Estate Planning for New Parents

There really is no wrong time to start the estate planning process. However, the thought of doing so first occurs for many couples shortly after having their first child. Becoming a parent involves a ton of responsibility, including attempting to meet your child’s needs and create a structure that allows them to enjoy safety and security in life. In this blog post, we’ll outline a few simple steps you can take now to begin the estate planning process as a new parent.

Purchase Life Insurance

If you don’t already have a life insurance policy, a great time to start shopping for one is when you enter the world of parenthood. In the event of a tragedy involving either parent, life insurance can step in to ensure stability for the surviving spouse and children. If both parents are lost, life insurance can even extend through college for surviving children. Life insurance premiums are generally affordable, and they can provide a major safety net in the unfortunate event that they need to be utilized. That’s why in most cases, it makes sense to opt in.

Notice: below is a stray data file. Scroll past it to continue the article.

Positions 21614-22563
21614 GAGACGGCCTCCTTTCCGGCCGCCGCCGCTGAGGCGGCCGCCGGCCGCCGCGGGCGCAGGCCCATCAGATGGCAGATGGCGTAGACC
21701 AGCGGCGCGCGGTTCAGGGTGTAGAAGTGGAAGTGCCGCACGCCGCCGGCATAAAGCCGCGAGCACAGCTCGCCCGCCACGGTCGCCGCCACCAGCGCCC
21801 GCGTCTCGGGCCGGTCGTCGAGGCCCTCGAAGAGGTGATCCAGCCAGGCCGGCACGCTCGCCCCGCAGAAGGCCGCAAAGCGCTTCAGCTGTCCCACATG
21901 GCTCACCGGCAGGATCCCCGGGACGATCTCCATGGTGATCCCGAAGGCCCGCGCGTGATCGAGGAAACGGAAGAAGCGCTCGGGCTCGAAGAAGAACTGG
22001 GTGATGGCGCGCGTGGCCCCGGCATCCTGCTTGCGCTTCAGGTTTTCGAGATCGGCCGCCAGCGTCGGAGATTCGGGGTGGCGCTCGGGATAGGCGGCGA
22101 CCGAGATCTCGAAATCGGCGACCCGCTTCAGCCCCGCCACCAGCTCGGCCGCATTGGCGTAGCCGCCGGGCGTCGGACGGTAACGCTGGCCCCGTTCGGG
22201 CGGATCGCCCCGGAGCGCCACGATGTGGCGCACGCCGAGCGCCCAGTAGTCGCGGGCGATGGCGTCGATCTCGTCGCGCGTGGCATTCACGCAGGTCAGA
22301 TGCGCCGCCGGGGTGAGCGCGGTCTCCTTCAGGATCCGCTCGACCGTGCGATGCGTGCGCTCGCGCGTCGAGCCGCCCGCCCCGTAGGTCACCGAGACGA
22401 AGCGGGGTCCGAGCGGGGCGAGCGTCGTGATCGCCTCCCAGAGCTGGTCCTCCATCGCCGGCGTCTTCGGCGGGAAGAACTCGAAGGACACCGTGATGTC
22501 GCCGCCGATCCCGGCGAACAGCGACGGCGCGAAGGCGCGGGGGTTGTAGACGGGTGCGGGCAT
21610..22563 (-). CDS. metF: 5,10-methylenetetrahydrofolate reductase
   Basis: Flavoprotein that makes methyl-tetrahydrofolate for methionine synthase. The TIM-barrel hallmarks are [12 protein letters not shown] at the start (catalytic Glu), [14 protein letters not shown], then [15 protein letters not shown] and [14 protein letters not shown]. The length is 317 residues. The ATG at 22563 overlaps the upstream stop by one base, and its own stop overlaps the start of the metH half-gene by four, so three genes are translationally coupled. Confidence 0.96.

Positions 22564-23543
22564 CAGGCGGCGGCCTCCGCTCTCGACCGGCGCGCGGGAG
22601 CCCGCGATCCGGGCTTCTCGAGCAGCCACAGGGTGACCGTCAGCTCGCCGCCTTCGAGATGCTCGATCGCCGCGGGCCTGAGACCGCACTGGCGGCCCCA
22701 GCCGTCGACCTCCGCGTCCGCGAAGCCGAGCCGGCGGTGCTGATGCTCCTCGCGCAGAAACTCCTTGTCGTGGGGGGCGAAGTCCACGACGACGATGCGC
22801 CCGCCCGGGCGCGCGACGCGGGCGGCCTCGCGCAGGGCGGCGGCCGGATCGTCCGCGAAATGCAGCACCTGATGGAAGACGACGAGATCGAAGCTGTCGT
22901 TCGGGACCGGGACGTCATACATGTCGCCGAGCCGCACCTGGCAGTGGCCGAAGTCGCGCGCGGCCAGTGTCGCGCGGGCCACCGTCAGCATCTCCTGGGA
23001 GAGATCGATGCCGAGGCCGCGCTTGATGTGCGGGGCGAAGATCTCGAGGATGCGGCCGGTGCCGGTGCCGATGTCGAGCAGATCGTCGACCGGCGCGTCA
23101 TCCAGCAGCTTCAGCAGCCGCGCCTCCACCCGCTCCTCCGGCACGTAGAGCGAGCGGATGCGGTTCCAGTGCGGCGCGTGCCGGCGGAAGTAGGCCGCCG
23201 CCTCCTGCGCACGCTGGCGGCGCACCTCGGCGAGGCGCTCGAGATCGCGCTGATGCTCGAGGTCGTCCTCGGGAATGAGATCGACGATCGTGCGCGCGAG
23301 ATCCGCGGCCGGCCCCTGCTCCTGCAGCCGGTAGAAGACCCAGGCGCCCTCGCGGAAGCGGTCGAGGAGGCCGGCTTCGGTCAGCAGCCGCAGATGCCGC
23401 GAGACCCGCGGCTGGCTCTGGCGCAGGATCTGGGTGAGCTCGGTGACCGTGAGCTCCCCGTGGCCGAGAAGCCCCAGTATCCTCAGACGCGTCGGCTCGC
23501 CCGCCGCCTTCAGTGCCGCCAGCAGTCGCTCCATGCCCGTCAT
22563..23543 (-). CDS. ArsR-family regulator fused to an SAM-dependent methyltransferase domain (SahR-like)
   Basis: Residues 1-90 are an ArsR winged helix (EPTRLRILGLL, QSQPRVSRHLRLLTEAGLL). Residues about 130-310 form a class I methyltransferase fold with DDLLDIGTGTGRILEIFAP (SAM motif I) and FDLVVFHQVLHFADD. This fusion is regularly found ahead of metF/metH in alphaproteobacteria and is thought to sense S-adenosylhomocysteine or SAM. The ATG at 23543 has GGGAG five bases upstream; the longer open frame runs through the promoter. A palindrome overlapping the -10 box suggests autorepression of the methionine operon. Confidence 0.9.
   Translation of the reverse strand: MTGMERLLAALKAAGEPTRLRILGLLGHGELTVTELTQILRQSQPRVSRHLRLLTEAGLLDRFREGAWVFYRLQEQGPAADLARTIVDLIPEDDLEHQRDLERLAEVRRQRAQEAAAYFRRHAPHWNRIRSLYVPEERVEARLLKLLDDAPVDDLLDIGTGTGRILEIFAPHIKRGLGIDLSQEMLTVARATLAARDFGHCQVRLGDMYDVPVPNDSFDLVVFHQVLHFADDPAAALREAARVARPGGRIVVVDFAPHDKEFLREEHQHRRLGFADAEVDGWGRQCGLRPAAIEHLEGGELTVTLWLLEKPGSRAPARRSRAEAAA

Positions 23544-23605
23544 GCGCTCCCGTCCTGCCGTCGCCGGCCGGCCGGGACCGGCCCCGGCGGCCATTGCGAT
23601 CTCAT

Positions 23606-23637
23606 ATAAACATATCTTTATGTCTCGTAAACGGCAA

Make a Will and Include a Guardian

We understand that getting into the details and assigning beneficiaries for your possessions may not be appealing at a younger age. This is something you can focus on later at life at a more appropriate time if you prefer. For new parents, the big draw for creating a will is to name a guardian to designate an individual who is responsible for raising your children if you become unable to do so. Naming a guardian allows you to choose someone you trust for this critical task and will keep the burden of deciding off your family member’s shoulders.

At the very minimum, you will also want to update beneficiaries for your 401k/ IRA and life insurance to include both your spouse and your children.

Optional: Set Up a Trust

For those that want maximum control over the dispersal of their assets after their passing, we recommend setting up a trust. Doing so will prevent your child from being unable to access assets until they are 18 and receiving a lump sum of funds once they become an adult. Unlike a will, a trust allows access to funds without court intervention or the probate process. As such, you can designate an individual to manage your trust and be in immediate control of how your children should be taken care of after your passing.

Contact Mobley & Brown, LLP for Help Starting Your Estate Planning

If you are searching for an estate planning and family law attorney in Maryland and unsure where to turn, contact Mobley and Brown, LLP today. Our experienced legal team will work with you to meet your needs. Call us now at (410) 385-0398.